A pacemaker prevents your heart from beating too slowly. it is an electronic device that continuously monitors the heart rhythm. It is divided into two sections a generator (battery and electronic microchip) and one or more insulated electrodes. The battery is usually placed under the skin under the collarbone on one or other side of the body and the electrodes travel through a nearby vein into the appropriate part of the heart that needs stimulation via electrical impulses transmitted by the electrodes. This makes your heart, beat consistently and the battery lasts an average of eight to seven years.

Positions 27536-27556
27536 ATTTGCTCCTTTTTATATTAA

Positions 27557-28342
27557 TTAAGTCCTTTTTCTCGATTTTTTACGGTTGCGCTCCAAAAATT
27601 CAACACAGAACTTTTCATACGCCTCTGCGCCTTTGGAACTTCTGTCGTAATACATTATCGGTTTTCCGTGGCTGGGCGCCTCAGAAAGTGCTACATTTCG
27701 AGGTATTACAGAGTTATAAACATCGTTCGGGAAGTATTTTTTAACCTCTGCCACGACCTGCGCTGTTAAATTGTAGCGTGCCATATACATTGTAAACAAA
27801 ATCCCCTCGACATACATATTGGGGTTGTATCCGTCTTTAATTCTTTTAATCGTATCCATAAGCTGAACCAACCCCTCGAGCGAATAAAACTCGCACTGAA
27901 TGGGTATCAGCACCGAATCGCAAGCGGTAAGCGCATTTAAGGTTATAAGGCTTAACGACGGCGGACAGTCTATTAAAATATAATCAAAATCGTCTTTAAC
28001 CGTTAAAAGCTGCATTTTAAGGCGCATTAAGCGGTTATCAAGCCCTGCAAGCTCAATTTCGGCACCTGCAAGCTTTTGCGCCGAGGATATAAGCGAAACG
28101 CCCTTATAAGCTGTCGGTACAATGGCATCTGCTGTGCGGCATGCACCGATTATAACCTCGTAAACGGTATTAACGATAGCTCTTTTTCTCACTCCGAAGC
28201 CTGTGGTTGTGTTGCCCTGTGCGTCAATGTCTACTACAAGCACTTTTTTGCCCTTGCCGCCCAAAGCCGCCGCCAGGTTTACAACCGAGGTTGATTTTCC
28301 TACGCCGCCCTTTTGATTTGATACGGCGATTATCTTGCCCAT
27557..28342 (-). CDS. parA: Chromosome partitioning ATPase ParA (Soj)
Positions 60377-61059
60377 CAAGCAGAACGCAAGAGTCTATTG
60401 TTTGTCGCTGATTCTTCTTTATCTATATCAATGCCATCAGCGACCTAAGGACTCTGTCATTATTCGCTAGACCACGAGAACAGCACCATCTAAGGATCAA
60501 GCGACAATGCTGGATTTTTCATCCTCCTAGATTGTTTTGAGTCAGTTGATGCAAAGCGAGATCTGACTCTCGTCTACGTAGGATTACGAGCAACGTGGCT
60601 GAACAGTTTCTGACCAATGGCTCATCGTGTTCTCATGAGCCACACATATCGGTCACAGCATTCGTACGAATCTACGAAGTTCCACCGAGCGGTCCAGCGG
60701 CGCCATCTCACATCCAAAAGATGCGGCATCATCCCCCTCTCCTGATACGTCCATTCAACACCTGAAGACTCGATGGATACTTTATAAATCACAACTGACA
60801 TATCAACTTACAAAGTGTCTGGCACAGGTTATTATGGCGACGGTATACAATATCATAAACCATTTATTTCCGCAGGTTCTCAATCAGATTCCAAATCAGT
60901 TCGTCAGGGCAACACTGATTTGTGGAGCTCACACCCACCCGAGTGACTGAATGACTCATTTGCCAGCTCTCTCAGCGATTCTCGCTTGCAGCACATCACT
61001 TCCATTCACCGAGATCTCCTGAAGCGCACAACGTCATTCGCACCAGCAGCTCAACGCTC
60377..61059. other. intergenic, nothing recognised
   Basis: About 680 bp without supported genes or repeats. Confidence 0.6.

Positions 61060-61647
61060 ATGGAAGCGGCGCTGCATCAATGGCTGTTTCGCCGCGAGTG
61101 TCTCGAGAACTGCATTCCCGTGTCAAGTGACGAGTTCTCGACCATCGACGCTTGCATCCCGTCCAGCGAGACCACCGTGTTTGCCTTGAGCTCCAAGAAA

An implantable pacemaker relieves symptoms of a slow, irregular heart rhythm. It does this by restoring normal heart rates. A normal heart rate provides your body with an exactly correct amount of blood circulation.The potential benefits of a pacemaker include conventional heart rhythm and improved quality of life. Physicians recommend pacemakers for patients in diverge degrees of cardiac distress.
There is a 2% chance of one or more of the following occurring during implantation
Blood clots in veinsInfectionCollapsed lungWith a remote possibility of heart attack, stroke or deathLead detachmentBleeding/bruising
A pacemaker may be recommended to make sure that the heartbeat does not slow to a dangerously low rate.